I tried something new with this review. I asked my daughter, we’ll call her Sassy, to buddy read it with me. She’s 17 and hates romance but because of the mother daughter relationship I wanted her to try it. Her reactions are italicized. This is the second CoHo book I’ve given to her. Her first was Slammed and she was so mad at the main character for being so immature and not thinking of the hero and his circumstances. So I was super excited to see how she’d react with these two. Sassy usually reads fantasy that has a minor focus on romance. So watching her read a straight up romance makes me smile. I’m waiting for the day she comes to me and asks to read another of my books. But I won’t hold my breath.
Regretting You was written from both the mother and the daughter’s points of views. This intrigued me. And seeing that the girl is a newly 17 year old, I was curious if her actions would be something Sassy would agree with, or not. I went in without reading the blurb and I’ve very glad I didn’t. And because of that, I felt all the emotions had a quite a few gut kicks. Mothers and daughters aren’t without their dramas and this had plenty. This gave me Slammed feelings all over the place. Both had to deal with feelings they never anticipated on having and I felt EVERYTHING. Moms protecting their daughters from hurt is the right thing to do but they shouldn’t lie. That makes things worse and brings more hurt. However, daughters should also not make things harder for the moms in trying situations.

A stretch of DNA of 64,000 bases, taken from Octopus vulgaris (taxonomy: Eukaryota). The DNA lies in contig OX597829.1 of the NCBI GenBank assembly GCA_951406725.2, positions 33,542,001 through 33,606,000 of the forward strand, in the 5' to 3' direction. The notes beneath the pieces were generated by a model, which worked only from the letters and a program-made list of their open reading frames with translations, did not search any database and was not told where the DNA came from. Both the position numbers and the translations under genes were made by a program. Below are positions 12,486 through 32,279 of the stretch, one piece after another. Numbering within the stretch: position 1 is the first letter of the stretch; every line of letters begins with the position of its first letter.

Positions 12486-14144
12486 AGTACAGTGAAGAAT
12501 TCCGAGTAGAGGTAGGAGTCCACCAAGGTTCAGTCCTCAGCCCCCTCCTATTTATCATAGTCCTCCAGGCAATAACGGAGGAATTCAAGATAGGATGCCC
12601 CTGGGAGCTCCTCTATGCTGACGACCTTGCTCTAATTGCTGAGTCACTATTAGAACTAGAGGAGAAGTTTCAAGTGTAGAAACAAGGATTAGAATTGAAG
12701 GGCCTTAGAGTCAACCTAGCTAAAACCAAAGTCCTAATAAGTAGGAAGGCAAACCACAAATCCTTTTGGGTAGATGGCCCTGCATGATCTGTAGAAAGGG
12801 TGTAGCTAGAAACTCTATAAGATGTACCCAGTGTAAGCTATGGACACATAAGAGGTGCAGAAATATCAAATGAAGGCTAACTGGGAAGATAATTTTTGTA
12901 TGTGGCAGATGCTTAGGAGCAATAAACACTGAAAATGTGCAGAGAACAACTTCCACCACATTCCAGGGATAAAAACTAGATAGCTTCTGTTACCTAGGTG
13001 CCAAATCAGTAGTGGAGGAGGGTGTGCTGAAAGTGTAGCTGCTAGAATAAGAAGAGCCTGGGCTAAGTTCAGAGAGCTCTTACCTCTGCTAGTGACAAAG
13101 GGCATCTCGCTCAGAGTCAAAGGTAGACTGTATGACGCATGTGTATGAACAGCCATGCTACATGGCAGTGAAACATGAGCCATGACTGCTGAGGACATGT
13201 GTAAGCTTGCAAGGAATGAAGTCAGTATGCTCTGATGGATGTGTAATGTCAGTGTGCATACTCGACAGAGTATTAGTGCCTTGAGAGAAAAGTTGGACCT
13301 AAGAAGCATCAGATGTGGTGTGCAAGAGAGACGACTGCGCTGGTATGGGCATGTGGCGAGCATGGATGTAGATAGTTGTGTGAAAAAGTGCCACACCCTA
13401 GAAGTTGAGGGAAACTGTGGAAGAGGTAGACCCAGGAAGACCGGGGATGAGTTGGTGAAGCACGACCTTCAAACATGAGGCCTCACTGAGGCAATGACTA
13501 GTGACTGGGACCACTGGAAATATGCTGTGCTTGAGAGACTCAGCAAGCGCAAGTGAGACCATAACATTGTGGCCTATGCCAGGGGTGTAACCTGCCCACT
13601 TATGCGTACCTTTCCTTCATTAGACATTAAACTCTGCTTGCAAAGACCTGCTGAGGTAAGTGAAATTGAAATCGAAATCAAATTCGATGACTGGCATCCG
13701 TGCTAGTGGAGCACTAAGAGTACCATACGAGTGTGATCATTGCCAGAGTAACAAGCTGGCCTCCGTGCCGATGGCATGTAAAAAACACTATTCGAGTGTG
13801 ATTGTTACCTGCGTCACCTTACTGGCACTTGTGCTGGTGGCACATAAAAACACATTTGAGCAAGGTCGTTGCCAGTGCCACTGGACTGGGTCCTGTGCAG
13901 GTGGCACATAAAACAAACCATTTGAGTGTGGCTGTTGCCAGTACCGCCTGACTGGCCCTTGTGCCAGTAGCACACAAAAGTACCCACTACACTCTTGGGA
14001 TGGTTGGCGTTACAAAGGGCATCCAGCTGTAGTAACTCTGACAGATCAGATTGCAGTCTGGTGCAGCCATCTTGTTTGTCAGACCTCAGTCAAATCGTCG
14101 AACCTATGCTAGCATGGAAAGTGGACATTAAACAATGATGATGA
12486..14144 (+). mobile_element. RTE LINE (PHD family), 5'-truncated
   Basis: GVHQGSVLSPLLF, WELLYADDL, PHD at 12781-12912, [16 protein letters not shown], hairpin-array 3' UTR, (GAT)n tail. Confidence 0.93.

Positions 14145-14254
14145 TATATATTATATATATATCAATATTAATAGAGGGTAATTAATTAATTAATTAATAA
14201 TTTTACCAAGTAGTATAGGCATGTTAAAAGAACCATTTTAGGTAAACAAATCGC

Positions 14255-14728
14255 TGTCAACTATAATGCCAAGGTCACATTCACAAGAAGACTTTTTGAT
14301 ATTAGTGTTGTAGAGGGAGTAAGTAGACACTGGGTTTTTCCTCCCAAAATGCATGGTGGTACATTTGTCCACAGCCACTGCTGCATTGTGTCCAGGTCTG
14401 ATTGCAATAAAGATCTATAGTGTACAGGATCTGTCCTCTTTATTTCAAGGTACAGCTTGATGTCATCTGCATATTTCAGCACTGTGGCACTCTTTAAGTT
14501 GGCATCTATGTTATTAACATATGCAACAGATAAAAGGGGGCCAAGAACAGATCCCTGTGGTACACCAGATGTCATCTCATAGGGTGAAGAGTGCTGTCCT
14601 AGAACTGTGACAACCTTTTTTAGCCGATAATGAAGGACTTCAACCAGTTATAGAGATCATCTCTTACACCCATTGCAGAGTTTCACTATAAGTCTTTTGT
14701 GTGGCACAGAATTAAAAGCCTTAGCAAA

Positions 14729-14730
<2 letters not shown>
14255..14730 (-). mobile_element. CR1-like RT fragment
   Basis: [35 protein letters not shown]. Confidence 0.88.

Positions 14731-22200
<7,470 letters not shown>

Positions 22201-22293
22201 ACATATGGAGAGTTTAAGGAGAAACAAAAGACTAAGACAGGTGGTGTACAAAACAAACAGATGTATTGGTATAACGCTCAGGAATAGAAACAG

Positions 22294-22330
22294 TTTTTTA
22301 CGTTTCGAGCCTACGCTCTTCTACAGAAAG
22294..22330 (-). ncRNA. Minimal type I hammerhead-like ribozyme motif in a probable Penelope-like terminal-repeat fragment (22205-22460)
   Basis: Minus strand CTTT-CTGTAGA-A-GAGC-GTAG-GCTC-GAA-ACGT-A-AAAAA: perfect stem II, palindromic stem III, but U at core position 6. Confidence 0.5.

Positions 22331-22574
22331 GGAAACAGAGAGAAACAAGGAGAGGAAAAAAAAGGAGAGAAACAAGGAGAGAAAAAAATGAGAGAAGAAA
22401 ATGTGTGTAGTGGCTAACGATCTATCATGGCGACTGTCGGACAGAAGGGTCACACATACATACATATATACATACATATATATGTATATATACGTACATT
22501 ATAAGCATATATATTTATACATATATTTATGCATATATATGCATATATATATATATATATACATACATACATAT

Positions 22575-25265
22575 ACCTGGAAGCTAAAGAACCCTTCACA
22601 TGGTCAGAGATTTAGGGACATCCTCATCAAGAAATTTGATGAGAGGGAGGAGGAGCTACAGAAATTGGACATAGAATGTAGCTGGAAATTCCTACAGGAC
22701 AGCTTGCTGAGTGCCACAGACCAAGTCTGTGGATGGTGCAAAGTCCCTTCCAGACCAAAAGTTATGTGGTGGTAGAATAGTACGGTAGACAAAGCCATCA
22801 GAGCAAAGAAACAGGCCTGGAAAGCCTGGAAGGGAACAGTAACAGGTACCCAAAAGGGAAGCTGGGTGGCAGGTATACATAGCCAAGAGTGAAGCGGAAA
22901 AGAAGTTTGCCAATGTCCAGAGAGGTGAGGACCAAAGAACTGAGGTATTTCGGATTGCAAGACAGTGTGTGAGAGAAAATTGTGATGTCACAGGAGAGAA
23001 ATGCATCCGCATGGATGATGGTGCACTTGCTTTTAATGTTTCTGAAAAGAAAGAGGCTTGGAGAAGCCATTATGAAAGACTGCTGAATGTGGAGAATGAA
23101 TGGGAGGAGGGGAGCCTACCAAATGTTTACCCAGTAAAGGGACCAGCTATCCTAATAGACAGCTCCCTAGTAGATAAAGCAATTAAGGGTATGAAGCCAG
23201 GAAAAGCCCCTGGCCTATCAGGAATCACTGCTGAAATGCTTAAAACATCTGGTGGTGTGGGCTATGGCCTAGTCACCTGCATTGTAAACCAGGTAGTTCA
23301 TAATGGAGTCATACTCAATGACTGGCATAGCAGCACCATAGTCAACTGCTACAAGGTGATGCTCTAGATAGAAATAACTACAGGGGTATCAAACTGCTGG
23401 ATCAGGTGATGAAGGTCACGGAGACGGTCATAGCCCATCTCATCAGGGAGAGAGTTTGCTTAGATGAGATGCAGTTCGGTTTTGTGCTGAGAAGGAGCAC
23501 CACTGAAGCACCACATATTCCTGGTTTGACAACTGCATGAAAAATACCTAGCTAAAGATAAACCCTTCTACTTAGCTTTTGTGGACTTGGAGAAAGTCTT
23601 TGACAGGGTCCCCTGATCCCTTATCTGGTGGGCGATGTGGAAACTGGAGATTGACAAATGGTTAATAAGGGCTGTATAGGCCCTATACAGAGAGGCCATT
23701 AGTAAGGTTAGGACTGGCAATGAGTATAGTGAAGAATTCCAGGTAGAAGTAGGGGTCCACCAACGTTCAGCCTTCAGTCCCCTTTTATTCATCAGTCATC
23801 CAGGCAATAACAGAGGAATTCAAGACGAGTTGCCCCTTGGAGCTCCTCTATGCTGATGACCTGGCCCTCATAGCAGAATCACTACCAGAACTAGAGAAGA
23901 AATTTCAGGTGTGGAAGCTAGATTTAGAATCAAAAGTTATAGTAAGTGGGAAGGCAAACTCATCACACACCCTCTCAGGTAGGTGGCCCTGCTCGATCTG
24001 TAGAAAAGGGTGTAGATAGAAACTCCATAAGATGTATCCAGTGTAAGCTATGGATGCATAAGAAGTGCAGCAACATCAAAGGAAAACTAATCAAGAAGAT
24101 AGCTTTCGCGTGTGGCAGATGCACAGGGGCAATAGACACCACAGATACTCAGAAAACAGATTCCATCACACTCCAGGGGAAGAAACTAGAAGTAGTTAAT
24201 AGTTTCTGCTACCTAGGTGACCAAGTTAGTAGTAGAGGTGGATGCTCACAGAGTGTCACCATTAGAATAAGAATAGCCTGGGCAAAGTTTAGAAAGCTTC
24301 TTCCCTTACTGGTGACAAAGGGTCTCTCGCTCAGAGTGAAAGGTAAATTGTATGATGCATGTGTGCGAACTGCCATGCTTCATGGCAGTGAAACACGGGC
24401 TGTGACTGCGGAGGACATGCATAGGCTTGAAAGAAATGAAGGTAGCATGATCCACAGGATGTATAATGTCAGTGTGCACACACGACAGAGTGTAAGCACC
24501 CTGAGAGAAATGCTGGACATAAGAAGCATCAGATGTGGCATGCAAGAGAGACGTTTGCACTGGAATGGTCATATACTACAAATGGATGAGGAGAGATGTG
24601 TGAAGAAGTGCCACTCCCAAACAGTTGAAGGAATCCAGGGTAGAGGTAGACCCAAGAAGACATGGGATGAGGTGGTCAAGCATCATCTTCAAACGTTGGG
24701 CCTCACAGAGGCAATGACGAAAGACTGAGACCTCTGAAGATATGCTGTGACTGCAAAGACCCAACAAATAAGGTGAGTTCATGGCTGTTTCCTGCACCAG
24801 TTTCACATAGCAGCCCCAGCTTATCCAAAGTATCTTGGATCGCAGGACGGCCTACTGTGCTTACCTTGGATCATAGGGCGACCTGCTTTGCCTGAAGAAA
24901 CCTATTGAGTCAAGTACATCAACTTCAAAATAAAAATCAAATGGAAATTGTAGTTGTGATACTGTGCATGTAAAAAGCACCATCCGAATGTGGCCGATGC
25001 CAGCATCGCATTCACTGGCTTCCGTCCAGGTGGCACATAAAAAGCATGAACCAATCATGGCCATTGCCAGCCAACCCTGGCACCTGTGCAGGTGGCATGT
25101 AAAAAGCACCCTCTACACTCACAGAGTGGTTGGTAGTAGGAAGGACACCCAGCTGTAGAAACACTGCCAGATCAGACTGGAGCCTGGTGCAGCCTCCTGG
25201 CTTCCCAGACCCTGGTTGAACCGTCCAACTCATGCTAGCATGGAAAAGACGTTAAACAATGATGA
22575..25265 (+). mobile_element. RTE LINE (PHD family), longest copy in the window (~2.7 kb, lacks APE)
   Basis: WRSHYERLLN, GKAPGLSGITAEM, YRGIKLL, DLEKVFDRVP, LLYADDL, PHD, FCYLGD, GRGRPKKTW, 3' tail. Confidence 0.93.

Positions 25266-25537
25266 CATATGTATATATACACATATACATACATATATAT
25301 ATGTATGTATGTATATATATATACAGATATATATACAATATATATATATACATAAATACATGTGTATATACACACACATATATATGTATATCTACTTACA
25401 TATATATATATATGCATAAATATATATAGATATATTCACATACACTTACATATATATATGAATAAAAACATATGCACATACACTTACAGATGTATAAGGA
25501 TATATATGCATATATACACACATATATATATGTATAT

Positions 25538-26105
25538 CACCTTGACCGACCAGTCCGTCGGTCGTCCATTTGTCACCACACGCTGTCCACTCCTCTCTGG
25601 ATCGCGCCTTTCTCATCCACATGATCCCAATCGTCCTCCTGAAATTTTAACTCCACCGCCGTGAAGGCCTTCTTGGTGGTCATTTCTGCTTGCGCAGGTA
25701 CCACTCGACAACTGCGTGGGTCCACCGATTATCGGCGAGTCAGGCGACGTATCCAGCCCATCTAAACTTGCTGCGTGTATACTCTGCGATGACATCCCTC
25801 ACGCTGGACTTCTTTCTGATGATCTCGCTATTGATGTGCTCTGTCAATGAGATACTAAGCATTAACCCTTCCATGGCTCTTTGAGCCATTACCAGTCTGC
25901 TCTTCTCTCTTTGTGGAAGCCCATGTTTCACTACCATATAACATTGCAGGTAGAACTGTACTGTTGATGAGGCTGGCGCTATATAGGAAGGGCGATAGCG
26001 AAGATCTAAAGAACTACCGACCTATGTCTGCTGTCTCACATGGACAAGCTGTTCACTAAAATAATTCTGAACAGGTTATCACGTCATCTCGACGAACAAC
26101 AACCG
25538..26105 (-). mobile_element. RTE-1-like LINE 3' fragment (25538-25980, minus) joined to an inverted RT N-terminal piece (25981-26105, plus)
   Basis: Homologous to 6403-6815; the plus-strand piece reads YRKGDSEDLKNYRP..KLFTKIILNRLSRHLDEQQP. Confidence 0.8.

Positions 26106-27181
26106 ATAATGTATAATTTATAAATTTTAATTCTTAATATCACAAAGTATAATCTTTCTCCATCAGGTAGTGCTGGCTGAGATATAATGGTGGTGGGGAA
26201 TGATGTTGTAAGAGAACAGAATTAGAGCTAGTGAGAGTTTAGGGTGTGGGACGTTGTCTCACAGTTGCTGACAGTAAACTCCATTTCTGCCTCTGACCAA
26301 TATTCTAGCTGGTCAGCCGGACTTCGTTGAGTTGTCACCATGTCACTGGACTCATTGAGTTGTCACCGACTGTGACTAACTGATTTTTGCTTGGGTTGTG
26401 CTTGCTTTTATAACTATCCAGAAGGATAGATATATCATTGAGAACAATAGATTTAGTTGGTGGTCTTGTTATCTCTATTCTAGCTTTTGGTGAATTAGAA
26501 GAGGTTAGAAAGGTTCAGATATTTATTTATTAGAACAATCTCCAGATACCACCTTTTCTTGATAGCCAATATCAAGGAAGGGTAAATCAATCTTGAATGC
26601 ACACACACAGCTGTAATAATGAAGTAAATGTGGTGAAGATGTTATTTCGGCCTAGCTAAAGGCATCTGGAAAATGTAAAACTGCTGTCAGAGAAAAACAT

If you have an older teen daughter, then I recommend you buddy read this with her. I had Sassy stop after a few chapters and give me her first impressions. Let me preface by saying that Sassy is a very independent girl. She’s never been boy crazy and won’t change for one. What you see is what you get with her. She is very straight forward and has no patience for shenanigans. So saying that her reactions were quite funny would be an understatement. She’d come out and yell at me for the behavior of characters I had no control over. I’m like, “Blame Colleen! I didn’t create them!”